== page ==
It was an elbow-to-elbow noshing crush at the March 19 preview reception of the New-York Historical Society’s exhibition: “With Firmness in the Right: Lincoln and the Jews” which was inspired by the publication of “Lincoln and Jews: A History” (Thomas Dunne Books) by Jonathan D. Sarna (dubbed by the Forward in 2004 as one of the 50 most influential Jews in America) and Benjamin Shapell, founder of The Shapell Manuscript Foundation.
Among the 350 movers, shakers and literati in the Jewish community: The Forward’s editor-in-Chief, Jane Eisner, its founding editor Seth Lipsky, Israel’s consul general Ido Aharoni, Rabbi Joseph Telushkin, Ken Bialkin, Mark Podwal, John Ruskay, and George Blumenthal — who will digitize the show.
Introduced by Louise Mirrer, president and CEO of the New-York Historical Society, Rabbi David Wolpe Sinai Temple, Los Angeles informed: “Having actually read the book…whenever you have a great man, everyone wants to claim him. And it is no surprise that in some ways, Jews want to claim Lincoln…There are three aspects of Lincoln that make him profoundly Jewish…The first is that Lincoln grew up alienated– which is very Jewish. Second: more than any other president, Lincoln is characterized by his use of words. In our tradition there is no perfect life — only the perfect words. When you come into a Jewish building you kiss a word…When Lincoln used words to sway a nation, we remember [the] words. Like the biblical Abraham he was blessed with eloquence and a passionate and articulate people who celebrate and share his legacy.”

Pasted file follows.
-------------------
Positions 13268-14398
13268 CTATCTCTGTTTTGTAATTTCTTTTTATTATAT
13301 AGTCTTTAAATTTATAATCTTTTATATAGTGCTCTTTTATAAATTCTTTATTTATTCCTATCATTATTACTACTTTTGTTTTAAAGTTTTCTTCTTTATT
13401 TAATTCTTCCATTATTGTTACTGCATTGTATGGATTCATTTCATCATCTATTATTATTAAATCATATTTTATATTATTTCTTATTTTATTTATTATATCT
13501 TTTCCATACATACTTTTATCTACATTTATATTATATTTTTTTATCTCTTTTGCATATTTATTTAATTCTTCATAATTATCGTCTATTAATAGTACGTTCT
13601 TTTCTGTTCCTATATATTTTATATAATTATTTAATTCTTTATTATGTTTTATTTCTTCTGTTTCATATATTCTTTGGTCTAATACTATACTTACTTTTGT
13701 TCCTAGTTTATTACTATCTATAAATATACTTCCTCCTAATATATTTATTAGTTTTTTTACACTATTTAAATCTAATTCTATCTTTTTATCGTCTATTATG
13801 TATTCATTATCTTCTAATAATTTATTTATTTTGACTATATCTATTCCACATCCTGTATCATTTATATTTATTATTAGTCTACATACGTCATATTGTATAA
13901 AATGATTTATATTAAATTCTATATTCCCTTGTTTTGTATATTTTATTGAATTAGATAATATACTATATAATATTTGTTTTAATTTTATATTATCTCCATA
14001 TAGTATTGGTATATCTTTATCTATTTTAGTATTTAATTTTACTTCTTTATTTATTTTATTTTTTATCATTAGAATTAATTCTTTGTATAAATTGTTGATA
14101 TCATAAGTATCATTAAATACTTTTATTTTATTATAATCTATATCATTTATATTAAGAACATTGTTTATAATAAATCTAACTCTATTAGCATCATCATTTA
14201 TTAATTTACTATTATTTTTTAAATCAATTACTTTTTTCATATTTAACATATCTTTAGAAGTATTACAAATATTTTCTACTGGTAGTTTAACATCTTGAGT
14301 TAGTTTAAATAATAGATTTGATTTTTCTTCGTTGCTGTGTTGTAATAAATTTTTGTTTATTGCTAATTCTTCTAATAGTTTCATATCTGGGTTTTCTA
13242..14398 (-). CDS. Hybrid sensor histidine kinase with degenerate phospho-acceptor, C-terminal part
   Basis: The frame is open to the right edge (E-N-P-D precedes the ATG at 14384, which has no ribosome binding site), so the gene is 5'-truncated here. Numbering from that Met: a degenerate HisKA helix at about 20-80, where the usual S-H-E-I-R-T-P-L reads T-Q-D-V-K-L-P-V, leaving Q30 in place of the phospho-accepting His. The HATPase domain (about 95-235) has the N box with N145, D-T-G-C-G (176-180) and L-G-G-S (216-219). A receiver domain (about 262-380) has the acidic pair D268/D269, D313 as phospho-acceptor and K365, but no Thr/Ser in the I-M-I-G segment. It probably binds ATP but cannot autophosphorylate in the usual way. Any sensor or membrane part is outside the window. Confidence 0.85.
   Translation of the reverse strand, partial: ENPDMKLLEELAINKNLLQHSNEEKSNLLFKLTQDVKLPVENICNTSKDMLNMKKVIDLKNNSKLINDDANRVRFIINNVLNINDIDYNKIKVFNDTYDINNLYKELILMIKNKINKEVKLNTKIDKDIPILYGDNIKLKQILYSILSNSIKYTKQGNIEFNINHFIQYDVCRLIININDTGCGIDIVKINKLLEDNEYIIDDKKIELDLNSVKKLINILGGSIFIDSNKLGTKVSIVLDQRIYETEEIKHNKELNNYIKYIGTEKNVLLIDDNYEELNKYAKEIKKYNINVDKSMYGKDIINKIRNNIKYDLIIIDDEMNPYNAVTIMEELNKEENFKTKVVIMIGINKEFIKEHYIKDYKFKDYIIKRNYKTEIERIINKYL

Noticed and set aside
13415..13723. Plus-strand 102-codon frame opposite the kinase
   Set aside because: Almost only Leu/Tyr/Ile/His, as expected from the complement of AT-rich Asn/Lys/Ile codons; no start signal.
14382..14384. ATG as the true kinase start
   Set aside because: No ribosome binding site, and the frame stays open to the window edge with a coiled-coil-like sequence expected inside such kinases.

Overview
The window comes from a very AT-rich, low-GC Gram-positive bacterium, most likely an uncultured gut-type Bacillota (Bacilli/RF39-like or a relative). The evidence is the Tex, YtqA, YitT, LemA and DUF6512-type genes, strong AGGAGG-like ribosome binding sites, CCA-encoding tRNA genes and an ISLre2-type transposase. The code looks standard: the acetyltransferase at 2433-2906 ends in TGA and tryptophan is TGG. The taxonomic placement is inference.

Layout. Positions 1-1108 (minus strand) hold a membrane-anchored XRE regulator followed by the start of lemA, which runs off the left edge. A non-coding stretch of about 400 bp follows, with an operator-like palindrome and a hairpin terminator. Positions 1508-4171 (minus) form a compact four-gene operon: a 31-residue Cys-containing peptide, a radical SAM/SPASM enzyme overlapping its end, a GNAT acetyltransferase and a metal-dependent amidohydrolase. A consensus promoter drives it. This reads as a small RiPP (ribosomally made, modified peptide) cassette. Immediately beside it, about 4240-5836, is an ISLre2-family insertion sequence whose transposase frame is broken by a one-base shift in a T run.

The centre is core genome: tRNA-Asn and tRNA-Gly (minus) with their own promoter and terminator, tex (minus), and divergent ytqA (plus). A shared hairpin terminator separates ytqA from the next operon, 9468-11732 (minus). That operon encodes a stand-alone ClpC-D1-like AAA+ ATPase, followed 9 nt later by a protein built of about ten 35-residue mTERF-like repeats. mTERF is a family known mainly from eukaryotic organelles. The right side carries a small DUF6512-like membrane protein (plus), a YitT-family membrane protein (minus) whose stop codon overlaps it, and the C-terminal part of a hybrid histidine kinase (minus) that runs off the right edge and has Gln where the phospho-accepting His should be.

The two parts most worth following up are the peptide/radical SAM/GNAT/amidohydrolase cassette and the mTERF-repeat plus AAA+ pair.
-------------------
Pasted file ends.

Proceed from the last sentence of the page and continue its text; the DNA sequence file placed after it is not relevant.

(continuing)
Presidential drama “Lincoln” led the pack of Oscar nominees on Thursday with 12 nominations including a nod for best picture, in the race for the world’s top film honors.
Joining “Lincoln” in the competition for the best movie Oscar were eight films - shipwreck tale “Life of Pi” with 11 nods, musical “Les Miserables,” Iran hostage drama “Argo,” French language drama “Amour,” Osama bin Laden thriller “Zero Dark Thirty,” comedy “Silver Linings Playbook,” Quentin Tarantino’s “Django Unchained,” and mythological film “Beasts of the Southern Wild.”
The Oscars are given out by the Academy of Motion Picture Arts and Sciences, and this year’s winners will be named at a ceremony in Hollywood on Feb. 24.
Best acting nominations went to Daniel Day-Lewis for his performance as U.S. President Abraham Lincoln, Hugh Jackman for “Les Miserables,” Jessica Chastain for her role as a CIA agent in “Zero Dark Thirty” and Jennifer Lawrence for playing a young widow in “Silver Linings Playbook.”
In a list with few major surprises, “Lincoln” also picked up nods for director Steven Spielberg, and supporting actors Sally Field and Tommy Lee Jones, as well as best adapted screenplay and costumes.
Filmmakers Steven Spielberg, Kathryn Bigelow, Ben Affleck, Tom Hooper and Ang Lee received nominations from the Directors Guild of America (DGA) on Tuesday, ahead of the Oscar nominations this week.
Affleck, 40, landed his first Directors Guild film award nomination for Iran hostage thriller “Argo,” alongside Oscar-winning U.S. directors Bigelow and Spielberg, Taiwanese director Lee and British filmmaker Hooper.
The DGA nominations are often a key indicator of Oscar nominees and winners, and the Academy Award for best picture also often goes to the winner of the best director award.
The winner of the DGA feature film category will be revealed at a dinner ceremony hosted by Kelsey Grammer on Feb. 2 in Los Angeles, three weeks before the Academy Awards.